The Moose Lake School Board passed a motion unanimously to sell five acres of land on the school district property south of the ALCO store to the Central Minnesota Housing Partnership, at a special meeting of the board on Monday, April 29. The land sale is contingent on the partnership being awarded a grant from the federal government. Word about approval of the grant was expected in September.
Deanna Hemmesch, Executive Director of Central Minnesota Housing Partnership, Inc., met with the board to answer questions and provide additional information.
“There will be 36 units of townhomes for workforce housing,” Hemmesch told the board. “The two-bedroom units will be available to rent for about $625 a month, and the three-bedroom units will be available around $725 a month. We will do a market study to find out if the rents are suitable for this area.”
Hemmesch went on to explain that income guidelines are $25,920 in annual income for renting the two-bedroom units and $37,020 for renting the three-bedroom units.
“We rent to family units,” she added. “When we place a household, we want enough people to fill the two-bedroom unit first before we would rent to single people. We will market the units to people that live in the city first and then in the county.”
She also explained that units could be rented to retired people but that they must have two and a half times the income of the rent to qualify. The end units on the townhomes are handicap accessible and are preferred by some retired couples.
Attached garages are available for some of the units.
Several board members were concerned that adequate housing was available for employees of the DOC (prison) and the MSOP (sex offender program).
“We have people that get jobs and make too much income,” said board member Julie Peterson. “We want them to stay.”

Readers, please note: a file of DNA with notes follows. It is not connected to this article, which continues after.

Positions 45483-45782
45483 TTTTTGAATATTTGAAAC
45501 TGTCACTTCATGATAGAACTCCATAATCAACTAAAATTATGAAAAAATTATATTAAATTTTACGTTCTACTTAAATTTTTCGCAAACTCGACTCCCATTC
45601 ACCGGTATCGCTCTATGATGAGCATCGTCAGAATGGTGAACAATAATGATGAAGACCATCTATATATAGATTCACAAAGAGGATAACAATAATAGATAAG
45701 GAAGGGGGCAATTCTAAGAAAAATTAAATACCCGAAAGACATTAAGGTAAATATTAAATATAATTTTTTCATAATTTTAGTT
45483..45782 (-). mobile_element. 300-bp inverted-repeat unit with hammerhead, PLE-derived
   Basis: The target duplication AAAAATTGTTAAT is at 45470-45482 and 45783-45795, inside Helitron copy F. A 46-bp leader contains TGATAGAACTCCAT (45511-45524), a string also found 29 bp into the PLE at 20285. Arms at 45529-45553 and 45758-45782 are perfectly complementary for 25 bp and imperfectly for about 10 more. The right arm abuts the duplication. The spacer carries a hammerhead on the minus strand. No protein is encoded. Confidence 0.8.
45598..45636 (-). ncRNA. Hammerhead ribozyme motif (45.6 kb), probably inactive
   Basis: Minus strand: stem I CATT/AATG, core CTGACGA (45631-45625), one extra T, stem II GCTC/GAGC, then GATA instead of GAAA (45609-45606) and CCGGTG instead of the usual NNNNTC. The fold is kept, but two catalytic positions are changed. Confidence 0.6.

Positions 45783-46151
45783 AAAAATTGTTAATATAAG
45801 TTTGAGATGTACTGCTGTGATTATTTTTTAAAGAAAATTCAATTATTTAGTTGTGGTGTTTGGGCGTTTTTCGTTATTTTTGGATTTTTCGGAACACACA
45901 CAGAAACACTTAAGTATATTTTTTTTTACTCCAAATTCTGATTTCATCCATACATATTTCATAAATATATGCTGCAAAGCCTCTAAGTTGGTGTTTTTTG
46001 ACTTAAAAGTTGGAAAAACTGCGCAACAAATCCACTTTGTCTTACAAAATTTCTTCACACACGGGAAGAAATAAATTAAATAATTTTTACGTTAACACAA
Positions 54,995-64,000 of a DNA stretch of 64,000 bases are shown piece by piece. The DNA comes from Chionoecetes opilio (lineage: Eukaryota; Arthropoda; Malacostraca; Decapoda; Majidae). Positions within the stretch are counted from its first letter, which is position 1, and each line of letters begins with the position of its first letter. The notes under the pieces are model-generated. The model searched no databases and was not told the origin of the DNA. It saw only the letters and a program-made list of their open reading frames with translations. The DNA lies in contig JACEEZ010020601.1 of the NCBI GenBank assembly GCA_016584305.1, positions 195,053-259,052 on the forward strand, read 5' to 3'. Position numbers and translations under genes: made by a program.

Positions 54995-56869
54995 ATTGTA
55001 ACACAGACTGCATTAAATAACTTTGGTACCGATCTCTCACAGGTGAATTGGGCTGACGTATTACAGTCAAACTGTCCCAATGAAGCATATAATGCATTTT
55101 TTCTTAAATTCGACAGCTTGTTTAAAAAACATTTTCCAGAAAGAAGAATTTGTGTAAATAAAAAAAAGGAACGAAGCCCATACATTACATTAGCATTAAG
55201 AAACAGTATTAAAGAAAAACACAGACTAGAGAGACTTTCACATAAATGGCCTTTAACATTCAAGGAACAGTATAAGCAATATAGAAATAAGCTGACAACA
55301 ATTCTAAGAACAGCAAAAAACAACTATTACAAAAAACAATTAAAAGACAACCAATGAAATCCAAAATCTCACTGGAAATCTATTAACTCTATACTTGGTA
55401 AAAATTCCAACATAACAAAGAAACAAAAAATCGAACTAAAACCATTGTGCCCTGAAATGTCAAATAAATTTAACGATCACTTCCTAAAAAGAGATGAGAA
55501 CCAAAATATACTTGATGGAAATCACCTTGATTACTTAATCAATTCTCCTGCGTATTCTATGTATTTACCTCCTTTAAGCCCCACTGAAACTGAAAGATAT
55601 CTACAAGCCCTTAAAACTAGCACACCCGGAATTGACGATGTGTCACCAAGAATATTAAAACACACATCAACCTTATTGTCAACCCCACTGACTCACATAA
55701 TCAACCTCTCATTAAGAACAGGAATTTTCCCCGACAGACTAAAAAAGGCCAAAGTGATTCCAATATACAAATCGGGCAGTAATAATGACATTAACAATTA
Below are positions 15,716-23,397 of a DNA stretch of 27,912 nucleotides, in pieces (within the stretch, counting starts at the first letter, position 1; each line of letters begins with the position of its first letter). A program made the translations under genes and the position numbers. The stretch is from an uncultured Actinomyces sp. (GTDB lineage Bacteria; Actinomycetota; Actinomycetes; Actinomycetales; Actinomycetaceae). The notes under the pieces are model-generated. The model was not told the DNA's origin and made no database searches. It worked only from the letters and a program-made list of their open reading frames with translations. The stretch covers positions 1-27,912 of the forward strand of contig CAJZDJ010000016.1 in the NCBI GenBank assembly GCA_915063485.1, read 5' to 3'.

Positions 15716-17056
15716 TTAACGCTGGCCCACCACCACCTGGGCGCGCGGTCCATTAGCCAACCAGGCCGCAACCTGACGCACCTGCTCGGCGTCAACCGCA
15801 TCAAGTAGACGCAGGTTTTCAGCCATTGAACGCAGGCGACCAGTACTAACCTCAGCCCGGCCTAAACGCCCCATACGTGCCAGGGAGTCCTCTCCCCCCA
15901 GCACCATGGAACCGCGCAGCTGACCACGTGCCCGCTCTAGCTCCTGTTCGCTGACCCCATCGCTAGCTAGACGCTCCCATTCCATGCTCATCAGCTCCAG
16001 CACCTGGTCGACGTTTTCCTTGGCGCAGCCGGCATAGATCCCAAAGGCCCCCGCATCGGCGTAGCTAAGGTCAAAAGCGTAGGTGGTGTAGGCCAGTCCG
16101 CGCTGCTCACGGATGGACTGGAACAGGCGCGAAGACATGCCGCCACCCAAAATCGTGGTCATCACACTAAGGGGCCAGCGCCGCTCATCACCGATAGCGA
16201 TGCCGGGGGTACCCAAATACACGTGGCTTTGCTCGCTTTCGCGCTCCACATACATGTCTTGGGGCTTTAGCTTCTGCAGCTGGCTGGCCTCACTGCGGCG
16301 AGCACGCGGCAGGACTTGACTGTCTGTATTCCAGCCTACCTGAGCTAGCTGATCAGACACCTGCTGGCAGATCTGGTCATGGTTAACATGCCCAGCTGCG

Hemmesch said that she has never worked with a mixed income townhome complex but would check into it.
Carlton County Economic Development Director Pat Oman explained that Moose Lake was the only site that the housing partnership could consider for the project. The county and city need to meet 80 points in requirements, and mixed income housing would not qualify.
“There is a need,” he added. “We surveyed the county, and we couldn’t find a vacancy in rental units. Right now, there are no vacancies in town. There is a need for rental units for higher income people too. Multi-family development is in the city’s strategic plan.”
Oman said that the city will have to pass a resolution to approve the partnership’s proposal in May.
Superintendent Robert Indihar said that he had called officials in other communities where the housing partnership has the townhome units.
“All said that they were quality projects,” he explained. “They have on-site management that lives in one of the units. A playground is part of the project. They were more than happy with the projects.”
Supt. Indihar added that the school’s biggest concern is that families with young children live in the townhomes.
Hemmesch explained that 95 percent of the renters are young families, and a lot of the renters are single mothers.
“The caretakers get a unit rent free,” she added. “We watch them. We have annual inspections and go to each property three times a year.”
If the federal grant is approved, the school district will sell the land to the housing partnership late this year, and construction on the townhomes would begin in the 2014 construction season.
The board agreed to call for applications for a high school principal.
The current high school principal, Billie Jo Steen, was hired for an interim position of a year. She may apply for the position, along with others.
Her previous position, that of counselor, is also open, and applications are being accepted.
The board also passed a motion to add a full day on June 5 to replace the snow day, when school was cancelled on April 19. The day will be for teaching staff only, it is not a student day.
The next meeting of the board was set for Monday, May 20, at 6 p.m.